Nope. I failed miserably. They looked at me, and we got nowhere in record time. A couple days later, after I had beaten myself up about it to the point that I considered going back to practicing law, I ran into Coach Summitt, acknowledged I hadn’t done a good job and asked her to help me figure it out. 


She said, “It’s really simple. People aren’t going to listen to you until they know that you care.”


It was perhaps the simplest yet most impactful lesson in leadership that I have learned to this day. Obviously, I cared very much, but I just wasn’t showing it. That meeting taught me that you can’t just out-prepare people. You have to demonstrate that you care and can’t just assume people know that you do. As an attorney, we can spot issues, but sometimes young attorneys – or at least this young attorney – needed to learn the important difference between listening to understand, not listening to win. 


I learned a valuable lesson that day that caring and relationships are critical and one important way to demonstrate that you care is to listen–really listen.  College athletics is a people business and your greatest source of energy, your greatest source of sorrow, your greatest source of frustration, and your greatest source of light are the people who work with and the student-athletes you are responsible for. Value them, teach them, learn from them, and continuously look for ways to demonstrate how much you care. 


Which brings me to my final lesson: Embrace humility or this job will eat you alive. As a leader, once you have a firm grasp of your own strengths and weaknesses, it is your responsibility to surround yourself with talented individuals whose skills complement you. This will invariably mean that your team will be made up of a diverse group of colleagues whose unique life experiences will inform their equally diverse perspectives. Be open to all of them — that’s why you brought them on board. Never assume that it is your place to direc–and their place to fall in line.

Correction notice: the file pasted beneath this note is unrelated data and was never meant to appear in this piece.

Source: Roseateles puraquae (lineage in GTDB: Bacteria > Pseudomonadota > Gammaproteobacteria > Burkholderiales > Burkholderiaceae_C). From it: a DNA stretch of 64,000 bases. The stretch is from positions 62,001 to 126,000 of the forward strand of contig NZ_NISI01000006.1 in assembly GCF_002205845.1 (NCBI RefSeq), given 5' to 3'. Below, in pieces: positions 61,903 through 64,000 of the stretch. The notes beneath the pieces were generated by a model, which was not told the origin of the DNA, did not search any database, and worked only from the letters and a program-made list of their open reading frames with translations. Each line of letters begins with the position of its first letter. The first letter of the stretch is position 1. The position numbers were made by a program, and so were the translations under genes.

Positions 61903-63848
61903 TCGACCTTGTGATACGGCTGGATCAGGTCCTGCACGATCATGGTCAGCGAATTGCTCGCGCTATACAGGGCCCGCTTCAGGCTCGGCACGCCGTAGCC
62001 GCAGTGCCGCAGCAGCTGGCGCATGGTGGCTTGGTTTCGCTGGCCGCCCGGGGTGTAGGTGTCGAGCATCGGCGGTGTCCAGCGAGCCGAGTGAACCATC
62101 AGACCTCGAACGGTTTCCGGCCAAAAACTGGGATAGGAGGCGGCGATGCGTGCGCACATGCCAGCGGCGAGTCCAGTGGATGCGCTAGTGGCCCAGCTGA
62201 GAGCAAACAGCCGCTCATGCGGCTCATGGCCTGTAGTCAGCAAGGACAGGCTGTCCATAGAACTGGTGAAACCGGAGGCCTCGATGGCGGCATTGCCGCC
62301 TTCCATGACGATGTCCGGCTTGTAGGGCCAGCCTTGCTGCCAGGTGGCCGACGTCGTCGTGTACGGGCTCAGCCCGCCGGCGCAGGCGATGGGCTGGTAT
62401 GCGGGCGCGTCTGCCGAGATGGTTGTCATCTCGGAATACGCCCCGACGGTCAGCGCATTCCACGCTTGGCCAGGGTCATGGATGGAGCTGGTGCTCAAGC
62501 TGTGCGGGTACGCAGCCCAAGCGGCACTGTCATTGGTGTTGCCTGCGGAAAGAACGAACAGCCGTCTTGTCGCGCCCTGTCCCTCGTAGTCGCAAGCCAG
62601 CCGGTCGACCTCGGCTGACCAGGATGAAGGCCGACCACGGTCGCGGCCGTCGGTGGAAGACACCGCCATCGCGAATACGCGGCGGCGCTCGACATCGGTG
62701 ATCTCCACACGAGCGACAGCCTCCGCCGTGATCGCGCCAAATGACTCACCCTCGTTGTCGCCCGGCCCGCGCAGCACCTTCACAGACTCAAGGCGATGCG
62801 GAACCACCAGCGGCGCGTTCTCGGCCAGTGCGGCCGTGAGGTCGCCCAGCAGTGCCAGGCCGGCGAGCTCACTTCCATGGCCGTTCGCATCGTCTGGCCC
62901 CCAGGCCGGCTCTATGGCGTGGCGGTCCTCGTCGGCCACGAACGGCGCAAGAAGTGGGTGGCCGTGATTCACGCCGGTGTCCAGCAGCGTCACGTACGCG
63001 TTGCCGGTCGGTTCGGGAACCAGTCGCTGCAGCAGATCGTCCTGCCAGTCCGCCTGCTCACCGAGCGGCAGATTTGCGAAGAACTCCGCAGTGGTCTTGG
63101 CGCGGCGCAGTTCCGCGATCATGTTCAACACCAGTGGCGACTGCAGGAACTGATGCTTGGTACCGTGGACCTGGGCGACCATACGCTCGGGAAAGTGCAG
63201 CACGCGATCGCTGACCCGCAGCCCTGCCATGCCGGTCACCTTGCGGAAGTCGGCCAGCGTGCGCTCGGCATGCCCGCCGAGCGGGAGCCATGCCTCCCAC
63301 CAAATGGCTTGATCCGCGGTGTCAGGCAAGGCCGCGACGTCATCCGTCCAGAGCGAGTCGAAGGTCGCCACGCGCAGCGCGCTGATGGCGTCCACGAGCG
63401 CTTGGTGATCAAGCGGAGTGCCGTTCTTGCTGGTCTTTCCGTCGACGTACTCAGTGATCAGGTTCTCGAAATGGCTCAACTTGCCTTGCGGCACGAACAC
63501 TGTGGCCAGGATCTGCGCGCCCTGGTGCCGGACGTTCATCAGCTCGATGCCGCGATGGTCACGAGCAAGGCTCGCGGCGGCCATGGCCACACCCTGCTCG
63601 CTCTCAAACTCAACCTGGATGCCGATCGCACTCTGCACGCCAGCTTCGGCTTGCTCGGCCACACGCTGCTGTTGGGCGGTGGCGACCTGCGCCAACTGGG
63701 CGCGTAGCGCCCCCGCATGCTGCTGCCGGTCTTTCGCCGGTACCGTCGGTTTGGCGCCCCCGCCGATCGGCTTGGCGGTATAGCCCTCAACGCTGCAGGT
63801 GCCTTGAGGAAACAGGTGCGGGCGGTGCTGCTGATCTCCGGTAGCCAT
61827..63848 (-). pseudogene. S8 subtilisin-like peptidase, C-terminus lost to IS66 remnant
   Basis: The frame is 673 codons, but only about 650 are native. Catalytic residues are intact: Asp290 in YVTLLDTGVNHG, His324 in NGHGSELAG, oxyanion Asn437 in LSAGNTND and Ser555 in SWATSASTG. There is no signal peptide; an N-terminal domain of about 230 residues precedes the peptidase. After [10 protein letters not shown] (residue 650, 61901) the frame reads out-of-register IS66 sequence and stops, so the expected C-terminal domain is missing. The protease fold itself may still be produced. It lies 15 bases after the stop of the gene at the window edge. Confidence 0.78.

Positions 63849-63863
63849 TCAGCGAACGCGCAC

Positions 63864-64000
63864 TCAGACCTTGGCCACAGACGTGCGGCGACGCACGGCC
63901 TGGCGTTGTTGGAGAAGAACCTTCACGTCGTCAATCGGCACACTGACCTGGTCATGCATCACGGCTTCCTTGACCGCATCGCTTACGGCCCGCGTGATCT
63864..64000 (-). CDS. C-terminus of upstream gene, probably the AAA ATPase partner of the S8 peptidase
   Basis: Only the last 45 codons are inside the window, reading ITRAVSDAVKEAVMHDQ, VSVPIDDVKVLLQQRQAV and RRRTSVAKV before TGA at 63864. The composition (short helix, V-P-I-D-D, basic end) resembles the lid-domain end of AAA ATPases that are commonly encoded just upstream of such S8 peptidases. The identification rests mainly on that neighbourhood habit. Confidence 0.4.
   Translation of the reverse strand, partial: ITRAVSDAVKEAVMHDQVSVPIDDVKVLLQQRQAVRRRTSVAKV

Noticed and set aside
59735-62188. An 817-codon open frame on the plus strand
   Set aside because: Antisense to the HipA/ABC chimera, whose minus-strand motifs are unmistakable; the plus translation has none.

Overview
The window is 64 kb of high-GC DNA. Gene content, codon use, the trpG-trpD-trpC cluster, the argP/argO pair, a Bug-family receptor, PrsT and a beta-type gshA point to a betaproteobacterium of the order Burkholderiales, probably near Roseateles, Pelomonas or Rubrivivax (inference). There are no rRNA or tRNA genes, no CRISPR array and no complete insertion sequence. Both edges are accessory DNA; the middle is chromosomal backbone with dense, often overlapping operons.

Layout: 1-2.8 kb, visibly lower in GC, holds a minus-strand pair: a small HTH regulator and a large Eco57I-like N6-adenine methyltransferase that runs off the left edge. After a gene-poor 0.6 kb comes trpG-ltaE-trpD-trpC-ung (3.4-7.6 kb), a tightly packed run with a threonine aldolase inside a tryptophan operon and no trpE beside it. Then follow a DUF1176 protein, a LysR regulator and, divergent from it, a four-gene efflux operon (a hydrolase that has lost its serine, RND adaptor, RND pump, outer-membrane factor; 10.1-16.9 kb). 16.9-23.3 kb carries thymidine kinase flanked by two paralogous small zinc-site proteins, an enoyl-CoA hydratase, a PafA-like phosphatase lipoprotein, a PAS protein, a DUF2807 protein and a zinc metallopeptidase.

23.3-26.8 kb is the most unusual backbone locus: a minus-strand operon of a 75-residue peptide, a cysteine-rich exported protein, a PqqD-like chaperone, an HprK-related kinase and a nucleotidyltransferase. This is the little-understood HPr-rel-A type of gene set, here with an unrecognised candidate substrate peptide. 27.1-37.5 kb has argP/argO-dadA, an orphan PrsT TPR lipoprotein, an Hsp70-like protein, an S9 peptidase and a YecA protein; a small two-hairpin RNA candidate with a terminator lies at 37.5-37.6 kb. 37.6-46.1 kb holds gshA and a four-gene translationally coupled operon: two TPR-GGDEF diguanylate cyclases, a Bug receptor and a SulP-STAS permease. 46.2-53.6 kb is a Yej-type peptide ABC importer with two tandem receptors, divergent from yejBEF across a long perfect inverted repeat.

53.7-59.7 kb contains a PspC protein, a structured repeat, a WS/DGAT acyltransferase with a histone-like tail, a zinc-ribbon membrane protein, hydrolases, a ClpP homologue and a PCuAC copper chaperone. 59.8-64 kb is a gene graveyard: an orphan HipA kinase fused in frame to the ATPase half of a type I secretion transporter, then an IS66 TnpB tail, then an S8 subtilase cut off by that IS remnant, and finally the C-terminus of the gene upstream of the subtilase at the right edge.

It goes right back to Coach Summitt’s lesson of listening to build relationships. Let your team know that you care about their opinions. If your team members know they are being heard, they will be more receptive to your ideas and to those of other team members. This ensures that your organization is moving in concert towards a common objective. Furthermore, team members who feel heard will feel more empowered to share their ideas moving forward. It would be a cardinal sin if your department missed out on a good — or even great — idea because its originator didn’t feel it would be given serious consideration. 


Finally,your horizons can never be broad enough and your mind can never be too open. Humbly accepting and considering ideas from your staff will remind you to never lose that spark which inspires you to be a lifelong learner. There is perhaps no better way to continue learning than to consider the positions of others, especially if they contrast with your own. Even if you end up disagreeing, this exercise of opening your mind and challenging your own knowledge will make you a better critical thinker. The more sides of an issue you are able to see, the more likely you are to addressit. So, be humble, be open and be patient. In the long run, that will be the fastest way to get where you are going. 


In time, you will pass by me en route to the upcoming chapters of your life, and I look forward to benefiting from all that you learn along the way. Until then, enjoy the scenic route. It’s all worth it. 


See you when you get here. 




Future You